If there is one common thread that connects President-elect Donald Trump’s foreign-policy appointments, it is the belief that the United States is engaged in a civilizational war against “radical Islamic terrorism.” Indeed, while Trump himself—with his ambivalence towards books—may not even know it, the incoming administration seems to have fully embraced the ideas of Samuel Huntington, not only on the clash of civilizations, but on American decline, the idea of a West encircled by enemies, and even on immigration.
Throughout the campaign, Trump and his surrogates often used rhetoric that suggests an imminent clash of civilizations. Gone is the Obama administration’s focus on more generic “violent extremism,” replaced by a specific focus on Islamist terrorist groups. As Politico noted last month, Steve Bannon, Trump’s new chief strategist, has argued that the West is in “the very beginning stages of a brutal and bloody conflict … against jihadist Islamic fascism,” while KT McFarland, his new deputy national security advisor, has argued that we are engaged in a “long war” against radical Islam. Key figures in the new administration have also been worryingly equivocal about whether they see Islam itself—as opposed to violent jihadi groups—as a threat.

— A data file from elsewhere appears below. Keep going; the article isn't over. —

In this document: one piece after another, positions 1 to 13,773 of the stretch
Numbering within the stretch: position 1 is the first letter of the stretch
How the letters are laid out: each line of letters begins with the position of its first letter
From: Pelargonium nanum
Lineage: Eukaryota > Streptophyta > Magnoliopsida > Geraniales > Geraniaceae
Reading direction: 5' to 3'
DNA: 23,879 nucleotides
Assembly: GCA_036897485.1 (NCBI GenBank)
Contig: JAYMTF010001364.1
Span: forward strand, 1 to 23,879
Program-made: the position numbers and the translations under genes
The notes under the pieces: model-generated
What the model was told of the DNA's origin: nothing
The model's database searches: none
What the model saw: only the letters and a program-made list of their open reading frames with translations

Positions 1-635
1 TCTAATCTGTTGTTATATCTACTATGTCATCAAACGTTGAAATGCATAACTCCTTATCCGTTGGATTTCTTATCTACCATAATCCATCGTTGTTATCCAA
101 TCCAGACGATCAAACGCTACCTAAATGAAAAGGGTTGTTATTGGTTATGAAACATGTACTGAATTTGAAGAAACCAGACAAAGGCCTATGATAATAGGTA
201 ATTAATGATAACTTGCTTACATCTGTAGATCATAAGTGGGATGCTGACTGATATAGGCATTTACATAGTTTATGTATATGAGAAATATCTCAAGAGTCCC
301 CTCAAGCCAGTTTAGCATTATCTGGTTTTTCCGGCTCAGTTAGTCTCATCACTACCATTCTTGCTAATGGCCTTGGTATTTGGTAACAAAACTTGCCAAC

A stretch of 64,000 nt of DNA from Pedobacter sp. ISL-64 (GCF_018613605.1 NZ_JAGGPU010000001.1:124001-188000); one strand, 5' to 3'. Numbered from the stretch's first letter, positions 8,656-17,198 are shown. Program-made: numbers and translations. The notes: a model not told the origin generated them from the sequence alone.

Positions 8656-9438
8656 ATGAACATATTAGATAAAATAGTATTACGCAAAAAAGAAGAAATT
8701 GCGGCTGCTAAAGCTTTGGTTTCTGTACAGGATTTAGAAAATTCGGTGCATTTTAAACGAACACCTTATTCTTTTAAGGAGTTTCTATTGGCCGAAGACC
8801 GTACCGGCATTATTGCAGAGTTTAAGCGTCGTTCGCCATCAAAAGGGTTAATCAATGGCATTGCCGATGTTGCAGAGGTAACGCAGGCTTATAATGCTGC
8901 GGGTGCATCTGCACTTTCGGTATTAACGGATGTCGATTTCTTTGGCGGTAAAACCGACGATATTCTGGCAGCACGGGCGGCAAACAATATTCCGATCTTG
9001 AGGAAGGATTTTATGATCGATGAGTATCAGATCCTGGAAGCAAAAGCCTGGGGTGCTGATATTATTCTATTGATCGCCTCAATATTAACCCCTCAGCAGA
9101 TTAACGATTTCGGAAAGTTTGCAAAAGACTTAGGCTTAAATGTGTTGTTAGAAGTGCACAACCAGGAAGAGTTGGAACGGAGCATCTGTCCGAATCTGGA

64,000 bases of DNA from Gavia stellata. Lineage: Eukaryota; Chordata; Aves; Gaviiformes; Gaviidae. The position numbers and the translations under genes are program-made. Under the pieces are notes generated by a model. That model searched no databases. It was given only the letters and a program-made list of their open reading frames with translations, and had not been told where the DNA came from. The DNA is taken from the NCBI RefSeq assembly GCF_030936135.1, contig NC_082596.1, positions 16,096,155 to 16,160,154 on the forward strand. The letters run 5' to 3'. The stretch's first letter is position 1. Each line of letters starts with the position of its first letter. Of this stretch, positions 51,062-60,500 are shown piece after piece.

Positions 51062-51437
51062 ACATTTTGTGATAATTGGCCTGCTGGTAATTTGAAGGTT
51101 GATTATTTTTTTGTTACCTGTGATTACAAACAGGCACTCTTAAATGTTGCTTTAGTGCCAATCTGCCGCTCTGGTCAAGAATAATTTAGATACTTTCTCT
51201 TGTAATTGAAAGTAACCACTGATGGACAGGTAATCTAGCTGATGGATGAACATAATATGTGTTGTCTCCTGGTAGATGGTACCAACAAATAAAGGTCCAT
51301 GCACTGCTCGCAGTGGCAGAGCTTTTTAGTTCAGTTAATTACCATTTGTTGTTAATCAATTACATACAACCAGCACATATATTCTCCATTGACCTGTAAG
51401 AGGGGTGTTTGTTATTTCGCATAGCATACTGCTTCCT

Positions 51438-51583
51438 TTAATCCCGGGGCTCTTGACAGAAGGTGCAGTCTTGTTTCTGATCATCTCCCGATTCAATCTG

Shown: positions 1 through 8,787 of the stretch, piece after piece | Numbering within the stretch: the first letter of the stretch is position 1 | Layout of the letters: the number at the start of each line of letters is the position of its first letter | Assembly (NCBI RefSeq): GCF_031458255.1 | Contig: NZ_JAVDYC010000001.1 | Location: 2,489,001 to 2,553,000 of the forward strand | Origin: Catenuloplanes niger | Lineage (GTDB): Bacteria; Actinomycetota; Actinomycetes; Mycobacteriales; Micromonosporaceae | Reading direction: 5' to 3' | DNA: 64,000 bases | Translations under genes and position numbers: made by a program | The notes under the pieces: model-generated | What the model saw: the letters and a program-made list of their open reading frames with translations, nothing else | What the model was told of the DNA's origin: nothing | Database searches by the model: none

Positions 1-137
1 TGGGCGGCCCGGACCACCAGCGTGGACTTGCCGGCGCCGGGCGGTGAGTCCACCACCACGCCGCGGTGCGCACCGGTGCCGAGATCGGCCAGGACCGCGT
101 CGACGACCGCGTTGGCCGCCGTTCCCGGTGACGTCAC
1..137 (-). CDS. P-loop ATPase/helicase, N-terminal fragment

It’s certainly easy to see why Huntington’s ideas, particularly the idea that terrorism is being driven by some larger clash of civilizations, would appeal to Trump, with his limited knowledge of foreign affairs.
But the links to Huntington’s ideas go deeper than mere acceptance of his clash-of-civilizations thesis. After all, Huntington posited not only conflict between civilizational groupings, but also the idea that post-Cold War Western dominance was likely to lead to conflict between the West and “the Rest.” This idea has been explicitly endorsed by Trump’s designee for National Security Advisor, Michael Flynn, whose views are likely to shape policy in the new administration. In his recently published book, Flynn and his coauthor posit the existence of an anti-Western alliance, which ties together terrorist groups like Al Qaeda, Hezbollah and ISIS with states including China, Russia, Syria, Iran and Venezuela.
Similarly, Huntington’s ideas about American decline and about the dangers of unchecked immigration are in many ways a precursor to Trump’s rhetoric throughout the campaign. While his work on the clash of civilizations and on civil-military relations is perhaps best known, Huntington’s most controversial work was his last book, Who Are We?, whose content one critic pithily described as “Patrick Buchanan with footnotes.” Indeed, Huntington’s argument in the book—dismissing shared liberal values as the common basis for American identity in favor of a protestant, Anglo-Saxon cultural identity—is strongly reminiscent of many of Trump’s nativist, anti-immigration policy stances.